The Cat Killer on Your Dresser

You may not realize it, but there could be a cat killer laying on your dresser in plain sight.

Every year, cats across the country are rushed to emergency rooms with potentially fatal blockages caused by the swallowing of hair ties.

“We see this situation pop up about once a month,” said Dr. Alyx Tracy, an Emergency & Critical Care Specialist with Charleston Veterinary Referral Center (CVRC).


While cats look adorable playing with bouncy, stringy objects like hair ties and rubber bands, they should never do so unsupervised (if at all), because swallowing them could kill them.

“It is cute to see a cat playing with a hair tie, but it is not worth the risk,” said Dr. Tracy.

Take the case of Juliet, who was brought to Charleston Animal Society along with two other cats by a Good Samaritan who said they had been left outside a home when their family moved out of state. Juliet seemed fine at first, but eventually she began not eating and then became lethargic. Radiographs showed she had an unusual sort of blockage in her stomach that would kill her if it was not removed.

What Charleston Animal Society Associate Director of Veterinary Care Dr. Leigh Jamison found was simply unbelievable -- a seemingly endless bundle of strings that continued to come out as Dr. Jamison surgically removed them. "I've never seen anything like it," Dr. Jamison said.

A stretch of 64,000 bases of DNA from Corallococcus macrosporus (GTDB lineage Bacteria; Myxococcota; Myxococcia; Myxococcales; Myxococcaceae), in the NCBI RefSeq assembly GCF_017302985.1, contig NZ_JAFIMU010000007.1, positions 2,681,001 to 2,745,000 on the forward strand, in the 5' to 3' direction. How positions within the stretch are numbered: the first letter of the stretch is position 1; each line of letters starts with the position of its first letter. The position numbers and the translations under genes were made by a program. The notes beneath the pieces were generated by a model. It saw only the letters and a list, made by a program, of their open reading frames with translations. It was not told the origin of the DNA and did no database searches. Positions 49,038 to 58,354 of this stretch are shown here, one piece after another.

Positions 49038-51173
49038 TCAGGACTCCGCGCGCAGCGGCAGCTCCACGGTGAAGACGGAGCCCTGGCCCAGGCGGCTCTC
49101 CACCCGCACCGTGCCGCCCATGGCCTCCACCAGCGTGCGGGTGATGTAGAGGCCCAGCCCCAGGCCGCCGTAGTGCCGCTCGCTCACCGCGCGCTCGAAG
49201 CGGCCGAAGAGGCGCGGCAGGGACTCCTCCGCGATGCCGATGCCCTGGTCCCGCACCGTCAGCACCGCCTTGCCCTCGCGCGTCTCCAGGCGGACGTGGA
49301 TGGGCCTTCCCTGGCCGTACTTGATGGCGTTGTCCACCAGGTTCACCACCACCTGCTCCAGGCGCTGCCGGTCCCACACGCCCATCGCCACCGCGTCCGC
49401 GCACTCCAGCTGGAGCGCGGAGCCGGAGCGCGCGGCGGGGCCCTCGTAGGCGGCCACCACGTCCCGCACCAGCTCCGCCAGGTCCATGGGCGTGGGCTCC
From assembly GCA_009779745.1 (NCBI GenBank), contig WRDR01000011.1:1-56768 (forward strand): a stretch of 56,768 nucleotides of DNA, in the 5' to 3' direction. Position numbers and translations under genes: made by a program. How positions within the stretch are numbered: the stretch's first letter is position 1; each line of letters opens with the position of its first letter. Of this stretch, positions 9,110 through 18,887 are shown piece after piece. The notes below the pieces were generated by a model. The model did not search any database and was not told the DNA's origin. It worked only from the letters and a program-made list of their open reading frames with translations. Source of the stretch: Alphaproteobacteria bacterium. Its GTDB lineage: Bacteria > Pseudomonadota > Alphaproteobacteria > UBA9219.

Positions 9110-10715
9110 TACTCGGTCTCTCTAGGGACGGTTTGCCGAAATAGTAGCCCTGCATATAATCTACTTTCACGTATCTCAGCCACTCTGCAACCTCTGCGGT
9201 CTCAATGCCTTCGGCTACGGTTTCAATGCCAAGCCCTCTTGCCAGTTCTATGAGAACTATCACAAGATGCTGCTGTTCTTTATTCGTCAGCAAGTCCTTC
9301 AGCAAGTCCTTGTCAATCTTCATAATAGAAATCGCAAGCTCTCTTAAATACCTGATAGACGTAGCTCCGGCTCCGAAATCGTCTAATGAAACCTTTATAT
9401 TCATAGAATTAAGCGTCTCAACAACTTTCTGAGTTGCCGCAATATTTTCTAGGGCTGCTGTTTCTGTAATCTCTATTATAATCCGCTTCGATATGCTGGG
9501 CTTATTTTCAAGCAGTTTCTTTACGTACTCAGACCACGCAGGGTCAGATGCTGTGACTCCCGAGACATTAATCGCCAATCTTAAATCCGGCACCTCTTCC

After everything was pulled out, the surgery team counted more than three dozen hair ties blocking Juliet's stomach, which had prevented her from eating or processing food. Tragically, the blockage caused a fatal buildup of fat in her liver. The emergency surgery and electrolyte treatment were not enough, and Juliet died.


Hair ties are like paper clips – if you have them, they end up everywhere and they’re hard to keep track of. That’s why experts say you shouldn’t encourage cats to play with hair ties, even when you’re watching, because there will always be that one that goes missing – and the question becomes did the cat swallow it?

Signs to look for include unusual vomiting, not eating and unusual tiredness. “Getting rid of a blockage means surgery,” said Dr Tracy. “Then, if the stomach or intestines don’t heal properly, it can cause damage to other organs, that could be life threatening.”

If you suspect your cat has swallowed a hair tie, go to your vet for an x-ray which can usually let you know what happened. If caught early enough, induced vomiting or a less invasive procedure called a “scope” could get the tie before it becomes a danger.


Along the lines of hair ties, there are other household dangers every cat owner needs to watch for. “Remember that your cat is like a toddler, if it’s small enough to put in their mouth, they will,” Dr. Tracy said.

  • Hair Ties
  • Rubber Bands
  • Nerf Dart Tips
  • Soft Ear Plugs